Too much caffeine may raise blood pressure in black teens.
* THE QUESTION The typical teenager consumes a growing amount of caffeine from soft drinks, coffee, tea or chocolate. Might this contribute to the rising blood pressure readings among American youth?
* THIS STUDY called for 159 white and black teenagers to eat for three days from a list of low-sodium food and drinks containing varying amounts of caffeine. The researchers calculated the amount of caffeine each person consumed and measured the participants' blood pressure at the end of the experiment. Among the white teens, caffeine consumption seemed unrelated to blood pressure. But among the black teens, the 11 who took in the most caffeine (equal to about four 12-ounce cans of soda daily) had an average systolic, or top-number, blood pressure of 119, about 13 points higher than that of the 70 black teens whose diets contained less caffeine or none at all.
* WHO MAY BE AFFECTED BY THESE FINDINGS? Black teenagers. Hypertension occurs more often and at an earlier age among blacks than among members of other racial groups in the United States.
* CAVEATS This study was small and not randomized. Also, the study did not account for lifestyle factors such as exercise, smoking and other food choices that may have affected blood pressure.
* BOTTOM LINE Black teenagers may want to monitor the amount of caffeine in their diet.
* FIND THIS STUDY May issue of the Archives of Pediatrics and Adolescent Medicine; abstract available online at www.archpediatrics.com.
* LEARN MORE ABOUT blood pressure concerns for teenagers at http://kidshealth.org/teen and at www.americanheart.org (search for "blood pressure").
Early surgery to unclog arteries may produce beneficial results.
* THE QUESTION When a carotid artery -- a blood vessel in the neck that carries blood to the head -- becomes clogged, the likelihood of stroke increases. But carotid endarterectomy, the surgery to open such a narrowed blood vessel, is also risky. Does one risk outweigh the other?
* THIS STUDY randomly assigned 3,120 people with a partially blocked carotid artery either to have surgery as soon as possible or to have surgery deferred until it became medically imperative. People in both groups continued to take whatever medication their doctors had prescribed, often anti-platelet or lipid-lowering drugs. After five years, 12 percent of the people younger than 75 whose surgery had been deferred had had a stroke, compared with 6 percent of those who had the surgery right away. About half the strokes were fatal or disabling.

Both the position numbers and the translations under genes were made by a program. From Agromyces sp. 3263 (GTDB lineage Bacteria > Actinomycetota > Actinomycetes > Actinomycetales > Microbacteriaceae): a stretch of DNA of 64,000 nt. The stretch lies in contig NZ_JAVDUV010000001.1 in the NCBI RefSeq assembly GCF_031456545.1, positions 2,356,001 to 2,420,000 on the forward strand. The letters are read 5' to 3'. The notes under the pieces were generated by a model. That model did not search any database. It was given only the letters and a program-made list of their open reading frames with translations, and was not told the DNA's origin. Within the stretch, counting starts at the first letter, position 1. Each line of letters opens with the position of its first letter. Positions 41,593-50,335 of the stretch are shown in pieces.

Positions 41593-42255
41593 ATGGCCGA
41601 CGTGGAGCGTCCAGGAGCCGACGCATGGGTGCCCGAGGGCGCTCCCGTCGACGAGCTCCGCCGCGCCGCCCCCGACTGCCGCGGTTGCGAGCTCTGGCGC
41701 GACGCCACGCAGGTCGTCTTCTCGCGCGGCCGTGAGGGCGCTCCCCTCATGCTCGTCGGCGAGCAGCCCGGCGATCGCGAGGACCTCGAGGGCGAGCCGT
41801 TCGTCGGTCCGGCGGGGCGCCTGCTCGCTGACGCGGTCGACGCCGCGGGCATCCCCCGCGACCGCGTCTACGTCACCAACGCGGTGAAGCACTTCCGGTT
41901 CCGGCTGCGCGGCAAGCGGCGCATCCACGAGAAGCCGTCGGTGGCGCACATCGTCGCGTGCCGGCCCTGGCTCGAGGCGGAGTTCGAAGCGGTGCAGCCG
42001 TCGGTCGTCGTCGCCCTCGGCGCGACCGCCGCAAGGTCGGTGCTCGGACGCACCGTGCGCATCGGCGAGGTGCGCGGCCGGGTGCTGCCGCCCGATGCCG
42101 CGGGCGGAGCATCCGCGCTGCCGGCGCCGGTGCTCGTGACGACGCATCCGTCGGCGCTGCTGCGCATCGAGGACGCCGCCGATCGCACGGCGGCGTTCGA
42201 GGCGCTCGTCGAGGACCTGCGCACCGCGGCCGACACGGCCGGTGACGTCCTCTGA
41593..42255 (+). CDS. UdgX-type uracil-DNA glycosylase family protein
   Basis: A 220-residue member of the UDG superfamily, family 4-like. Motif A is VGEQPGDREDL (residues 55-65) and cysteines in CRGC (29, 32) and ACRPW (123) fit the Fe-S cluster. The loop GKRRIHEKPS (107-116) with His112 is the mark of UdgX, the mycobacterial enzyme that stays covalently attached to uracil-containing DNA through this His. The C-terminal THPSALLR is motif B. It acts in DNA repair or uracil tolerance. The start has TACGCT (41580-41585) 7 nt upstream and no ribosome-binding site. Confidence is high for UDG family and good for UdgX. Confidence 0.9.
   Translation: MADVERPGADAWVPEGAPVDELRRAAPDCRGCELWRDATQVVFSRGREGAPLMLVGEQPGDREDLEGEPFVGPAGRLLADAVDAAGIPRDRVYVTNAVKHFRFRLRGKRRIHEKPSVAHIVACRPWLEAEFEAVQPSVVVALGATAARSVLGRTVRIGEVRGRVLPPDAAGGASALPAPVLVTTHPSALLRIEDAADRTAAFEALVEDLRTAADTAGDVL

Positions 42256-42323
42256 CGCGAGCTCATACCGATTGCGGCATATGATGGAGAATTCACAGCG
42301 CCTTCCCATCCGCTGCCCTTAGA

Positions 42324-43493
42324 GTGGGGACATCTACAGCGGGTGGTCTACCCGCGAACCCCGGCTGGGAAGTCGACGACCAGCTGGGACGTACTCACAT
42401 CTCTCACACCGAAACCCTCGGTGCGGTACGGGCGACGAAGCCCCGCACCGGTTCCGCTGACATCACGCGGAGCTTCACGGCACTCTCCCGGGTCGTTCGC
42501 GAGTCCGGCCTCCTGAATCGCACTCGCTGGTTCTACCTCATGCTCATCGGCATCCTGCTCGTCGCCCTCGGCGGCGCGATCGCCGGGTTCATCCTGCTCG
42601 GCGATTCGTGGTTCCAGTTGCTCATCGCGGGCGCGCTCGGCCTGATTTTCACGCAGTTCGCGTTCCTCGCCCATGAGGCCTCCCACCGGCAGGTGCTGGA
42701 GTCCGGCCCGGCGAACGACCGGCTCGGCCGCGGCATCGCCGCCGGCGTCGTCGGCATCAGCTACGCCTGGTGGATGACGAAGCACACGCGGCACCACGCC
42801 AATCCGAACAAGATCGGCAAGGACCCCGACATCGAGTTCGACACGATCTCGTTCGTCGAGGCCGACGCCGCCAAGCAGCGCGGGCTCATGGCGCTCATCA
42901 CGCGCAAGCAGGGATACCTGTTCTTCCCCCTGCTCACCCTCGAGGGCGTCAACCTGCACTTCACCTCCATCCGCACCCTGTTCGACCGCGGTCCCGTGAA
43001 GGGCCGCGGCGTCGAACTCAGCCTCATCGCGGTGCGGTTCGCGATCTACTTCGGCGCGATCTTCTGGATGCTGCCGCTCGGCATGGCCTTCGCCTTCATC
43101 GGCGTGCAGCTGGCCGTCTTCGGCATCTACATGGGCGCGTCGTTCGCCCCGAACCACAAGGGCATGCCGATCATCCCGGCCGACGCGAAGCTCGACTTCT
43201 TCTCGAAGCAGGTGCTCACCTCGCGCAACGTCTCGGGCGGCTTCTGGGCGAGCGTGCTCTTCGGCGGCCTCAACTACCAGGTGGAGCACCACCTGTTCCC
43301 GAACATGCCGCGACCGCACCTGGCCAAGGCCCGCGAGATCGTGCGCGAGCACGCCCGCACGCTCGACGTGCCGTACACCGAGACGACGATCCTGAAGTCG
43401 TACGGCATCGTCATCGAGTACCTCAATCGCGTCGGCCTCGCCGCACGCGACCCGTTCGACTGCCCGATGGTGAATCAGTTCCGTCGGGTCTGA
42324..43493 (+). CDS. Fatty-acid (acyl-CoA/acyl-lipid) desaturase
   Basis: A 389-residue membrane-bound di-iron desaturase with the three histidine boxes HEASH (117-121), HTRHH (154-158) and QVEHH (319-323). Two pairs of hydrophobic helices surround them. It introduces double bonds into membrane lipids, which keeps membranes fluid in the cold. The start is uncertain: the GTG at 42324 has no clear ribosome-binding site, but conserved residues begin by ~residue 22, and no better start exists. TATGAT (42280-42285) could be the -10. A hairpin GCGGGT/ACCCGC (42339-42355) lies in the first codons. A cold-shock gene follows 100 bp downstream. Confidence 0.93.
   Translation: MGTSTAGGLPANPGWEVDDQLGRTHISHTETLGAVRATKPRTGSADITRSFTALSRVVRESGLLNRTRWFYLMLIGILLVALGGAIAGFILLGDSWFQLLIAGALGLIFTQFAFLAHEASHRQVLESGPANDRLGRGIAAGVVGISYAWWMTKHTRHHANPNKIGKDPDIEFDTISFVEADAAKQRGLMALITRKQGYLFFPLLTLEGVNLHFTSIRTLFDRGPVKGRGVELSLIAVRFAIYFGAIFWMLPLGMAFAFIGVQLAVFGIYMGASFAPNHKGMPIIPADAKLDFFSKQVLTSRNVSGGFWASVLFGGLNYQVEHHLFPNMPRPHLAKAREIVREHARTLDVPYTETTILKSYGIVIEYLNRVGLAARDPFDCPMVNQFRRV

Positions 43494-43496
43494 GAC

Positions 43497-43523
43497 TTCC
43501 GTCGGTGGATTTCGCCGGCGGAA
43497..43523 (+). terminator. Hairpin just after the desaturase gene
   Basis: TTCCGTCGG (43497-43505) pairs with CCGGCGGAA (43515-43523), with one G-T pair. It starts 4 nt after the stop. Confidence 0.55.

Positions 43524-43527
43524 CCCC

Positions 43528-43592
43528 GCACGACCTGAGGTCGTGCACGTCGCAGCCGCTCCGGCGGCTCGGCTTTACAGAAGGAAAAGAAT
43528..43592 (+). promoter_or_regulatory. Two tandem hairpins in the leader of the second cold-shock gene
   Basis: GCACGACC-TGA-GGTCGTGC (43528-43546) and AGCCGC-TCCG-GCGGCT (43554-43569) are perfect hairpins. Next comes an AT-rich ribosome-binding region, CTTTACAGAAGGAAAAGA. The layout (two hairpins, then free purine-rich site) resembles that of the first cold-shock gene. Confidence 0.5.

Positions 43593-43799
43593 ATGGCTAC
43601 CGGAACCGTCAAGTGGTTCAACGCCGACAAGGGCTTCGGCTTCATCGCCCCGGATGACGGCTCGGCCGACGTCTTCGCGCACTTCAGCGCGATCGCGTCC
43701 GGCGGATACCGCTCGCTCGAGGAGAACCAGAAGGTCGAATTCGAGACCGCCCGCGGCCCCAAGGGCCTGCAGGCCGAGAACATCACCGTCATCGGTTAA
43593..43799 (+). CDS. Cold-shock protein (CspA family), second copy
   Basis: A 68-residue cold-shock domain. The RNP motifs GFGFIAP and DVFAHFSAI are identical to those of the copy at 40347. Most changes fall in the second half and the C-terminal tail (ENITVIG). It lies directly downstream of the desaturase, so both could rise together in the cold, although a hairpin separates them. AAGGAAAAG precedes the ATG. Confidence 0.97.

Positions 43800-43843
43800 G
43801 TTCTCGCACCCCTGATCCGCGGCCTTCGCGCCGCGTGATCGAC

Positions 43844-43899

* WHO MAY BE AFFECTED BY THESE FINDINGS? Anyone diagnosed with a clogged carotid artery.
* CAVEATS Long-term benefits of early endarterectomy have not been determined. The study warns that operations performed by less-experienced surgeons or on less-than-ideal candidates for the surgery may not yield the same results.
* BOTTOM LINE People with a clogged carotid artery may want to ask their doctor about having surgery before it becomes urgent to do so.
* FIND THIS STUDY May 8 issue of The Lancet; abstract available online at www.thelancet.com.
* LEARN MORE ABOUT strokes at www.strokeassociation.org and www.ninds.nih.gov.
Early overexposure to the sun may lead to vision loss later.
* THE QUESTION Age-related macular degeneration (ARMD) usually develops after age 50. Does exposure to sunlight years earlier contribute to this common cause of vision loss?
* THIS STUDY compared the vision quality of 2,764 people aged 43 to 86. Their replies to questionnaires showed that those who had regularly been in the sun more than five hours a day during their teens, thirties and at the start of the 10-year study were more than twice as likely to have developed ARMD symptoms as people exposed to less than two hours of sun a day. Also, among the participants who spent more than five hours a day in the sun during their teens and thirties, those who often wore hats and sunglasses had a 50 percent lower risk of developing signs of deteriorating vision than those who did not take these protective measures.
* WHO MAY BE AFFECTED BY THESE FINDINGS? Anyone who spends significant amounts of time outdoors.
* CAVEATS Participants' recall of their sun exposure years earlier might be inaccurate.
* BOTTOM LINE Even at a young age, people might want to limit their exposure to the sun.
* FIND THIS STUDY May issue of the Archives of Ophthalmology; abstract available online at www.archophthalmol.com.
* LEARN MORE ABOUT macular degeneration at www.mayoclinic.com and www.nei.nih.gov.
-- Linda Searing